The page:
Article No: 133

2006-05-02 13:38:34
By: Christopher Brooks

Proper drainage is an essential component of waterproofing your basement — and the rest of your home. Even before a new home is constructed, effective drainage and grading must be "built" into the landscaping plan in order to prevent and minimize future problems with moisture, mold and leakage in the home.

Dave Polk, president of epro Waterproofing Services (, manufacturers of waterproofing systems for above-and below-grade applications based in Derby, Kan., says that this is a vital step.
"Many potential new homeowners don't realize the degree of importance these elements play in keeping their homes' interior dry."

Two types of drainage
Polk pointed out that for professional landscapers, the term "drainage" generally refers to either the flow of water over an area of land or the seepage of water into soil. Either way, correcting faulty drainage — even if it means moving earth to reshape the land — is often necessary. In the long run, however, it can make a positive difference in the performance of your waterproofing system.

Architect's considerations
"The drainage and slope of the terrain needs to be considered during the home's initial design. Let's consider a project where an architect observes that the house is to be built on a hillside," Polk said. He noted the following scenarios are likely:

  • There is going to be significant water drainage from the hillside.
  •  The design dictates there is going to be some
    accumulation of water near the foundation, and it
    cannot be directed away.
  •  The backfill is going to be native soil, which consists
    of clay and rock.
  •  The slope of the grade drainage is toward the house.
  • The type of backfill (clay) does not let water drain through soil.

Moisture problem
Polk added the problem might not be in liquid form, but rather moisture.
"What if the architect has another situation?" He listed the following:

  •  The soil survey indicated underground water 10 feet below anticipated elevation of the foundation slab.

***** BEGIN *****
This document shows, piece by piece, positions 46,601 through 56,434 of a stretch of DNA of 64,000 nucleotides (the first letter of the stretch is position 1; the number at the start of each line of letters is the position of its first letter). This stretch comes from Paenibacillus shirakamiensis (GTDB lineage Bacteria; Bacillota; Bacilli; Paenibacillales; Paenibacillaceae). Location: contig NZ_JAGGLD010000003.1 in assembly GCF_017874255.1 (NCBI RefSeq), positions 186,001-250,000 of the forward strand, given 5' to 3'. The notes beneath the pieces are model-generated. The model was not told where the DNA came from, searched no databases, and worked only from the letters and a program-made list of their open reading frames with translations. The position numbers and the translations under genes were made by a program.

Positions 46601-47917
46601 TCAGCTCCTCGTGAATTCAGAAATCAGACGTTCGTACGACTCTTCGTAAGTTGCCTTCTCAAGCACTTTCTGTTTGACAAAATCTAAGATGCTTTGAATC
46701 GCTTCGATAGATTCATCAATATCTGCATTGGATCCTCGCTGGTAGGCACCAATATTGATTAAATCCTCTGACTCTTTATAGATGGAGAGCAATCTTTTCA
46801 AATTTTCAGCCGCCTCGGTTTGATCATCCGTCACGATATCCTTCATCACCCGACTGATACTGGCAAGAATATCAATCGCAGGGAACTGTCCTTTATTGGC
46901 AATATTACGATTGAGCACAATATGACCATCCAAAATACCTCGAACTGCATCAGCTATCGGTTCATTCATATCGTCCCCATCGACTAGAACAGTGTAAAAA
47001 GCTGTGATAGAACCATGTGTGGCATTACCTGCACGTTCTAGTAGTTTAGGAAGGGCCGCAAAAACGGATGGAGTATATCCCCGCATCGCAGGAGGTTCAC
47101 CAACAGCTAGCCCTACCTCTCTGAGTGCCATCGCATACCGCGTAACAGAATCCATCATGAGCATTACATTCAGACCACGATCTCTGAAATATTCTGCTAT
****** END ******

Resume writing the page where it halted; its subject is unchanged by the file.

•  There have been other buildings in this area that have significant water problems, which resulted in
    mold and mildew.
  •  The elevation of the structure cannot be raised because of design and code issues.
  • The owner intends to install hardwood flooring
    in the lower level.

"The architect wants to avoid these problems in his project. An appropriate solution would be the installation of a moisture barrier."
Polk offers the following "dos" and "don'ts" to consider when designing — and building — your next structure:

*Minimize the irrigation systems near the house.
*Extend downspout drainage 15 to 20 feet beyond
the house perimeter.
*Sump pump discharge should always be piped 5 to 20 feet away from the perimeter of the house (to prevent recycling water).
*The slope of the grade should always be away
from the house.
*The roof should always have proper guttering and
downspouts to handle water runoff (rain and snow).
*Direct drainage water from surrounding areas
(hills, other lots, etc.) from the structure through
the use of retaining walls, terraces, etc.
*Seal with a water repellant above-grade bricks and
masonry units to prevent moisture migrating the
units and down the basement walls.


  • Have irrigation system discharging water
    onto the walls of the structure.
  • Have backfill and grade exceed more than an inch
    or so above waterproofing on the wall.
  • Plant trees or shrubs next to the structure unless a
    root-resistant protection course has been placed over the waterproofing material (roots from large plants can grow through waterproofing and small cracks in walls into the basement carrying mold with them).
  • Place hard cast structures (patios, decks, sidewalks)
    next to the structure without proper slope away
    from the structure.
  • Bring grade onto the bricks of the structure without installing waterproofing on the brick ledge and
    behind the brick.

Attention to proper landscaping design and a surface water management plan will go a long way toward keeping basements dry.

Discuss drainage, grading, plant/tree placement and other landscaping elements with the homeowner. Use an architect and landscape designer on your next project.

Effective decisions now will support and help empower your waterproofing system later.

Based in Bucks County, Penn., Christopher Brooks writes about the home — inside and out — for consumer and trade magazines.